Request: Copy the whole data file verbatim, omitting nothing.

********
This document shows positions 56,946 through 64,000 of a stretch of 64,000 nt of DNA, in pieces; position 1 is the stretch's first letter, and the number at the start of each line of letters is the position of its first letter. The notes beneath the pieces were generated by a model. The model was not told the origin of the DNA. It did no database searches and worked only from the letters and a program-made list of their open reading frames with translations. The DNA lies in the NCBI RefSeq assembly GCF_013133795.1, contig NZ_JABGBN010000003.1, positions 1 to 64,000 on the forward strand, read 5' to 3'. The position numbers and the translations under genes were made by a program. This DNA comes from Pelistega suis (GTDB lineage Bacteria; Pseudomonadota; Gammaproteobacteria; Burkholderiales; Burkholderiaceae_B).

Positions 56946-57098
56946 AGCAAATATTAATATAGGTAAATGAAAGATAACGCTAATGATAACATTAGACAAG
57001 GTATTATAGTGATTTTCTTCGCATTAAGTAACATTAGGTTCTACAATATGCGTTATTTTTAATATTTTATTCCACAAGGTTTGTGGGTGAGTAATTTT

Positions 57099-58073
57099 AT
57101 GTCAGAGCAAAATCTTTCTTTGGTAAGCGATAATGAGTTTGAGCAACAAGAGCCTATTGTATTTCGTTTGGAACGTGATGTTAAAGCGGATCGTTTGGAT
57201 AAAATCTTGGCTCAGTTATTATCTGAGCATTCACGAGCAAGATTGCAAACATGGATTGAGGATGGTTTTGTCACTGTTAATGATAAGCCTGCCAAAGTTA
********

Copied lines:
This document shows positions 56,946 through 64,000 of a stretch of 64,000 nt of DNA, in pieces; position 1 is the stretch's first letter, and the number at the start of each line of letters is the position of its first letter. The notes beneath the pieces were generated by a model. The model was not told the origin of the DNA. It did no database searches and worked only from the letters and a program-made list of their open reading frames with translations. The DNA lies in the NCBI RefSeq assembly GCF_013133795.1, contig NZ_JABGBN010000003.1, positions 1 to 64,000 on the forward strand, read 5' to 3'. The position numbers and the translations under genes were made by a program. This DNA comes from Pelistega suis (GTDB lineage Bacteria; Pseudomonadota; Gammaproteobacteria; Burkholderiales; Burkholderiaceae_B).

Positions 56946-57098
56946 AGCAAATATTAATATAGGTAAATGAAAGATAACGCTAATGATAACATTAGACAAG
57001 GTATTATAGTGATTTTCTTCGCATTAAGTAACATTAGGTTCTACAATATGCGTTATTTTTAATATTTTATTCCACAAGGTTTGTGGGTGAGTAATTTT

Positions 57099-58073
57099 AT
57101 GTCAGAGCAAAATCTTTCTTTGGTAAGCGATAATGAGTTTGAGCAACAAGAGCCTATTGTATTTCGTTTGGAACGTGATGTTAAAGCGGATCGTTTGGAT
57201 AAAATCTTGGCTCAGTTATTATCTGAGCATTCACGAGCAAGATTGCAAACATGGATTGAGGATGGTTTTGTCACTGTTAATGATAAGCCTGCCAAAGTTA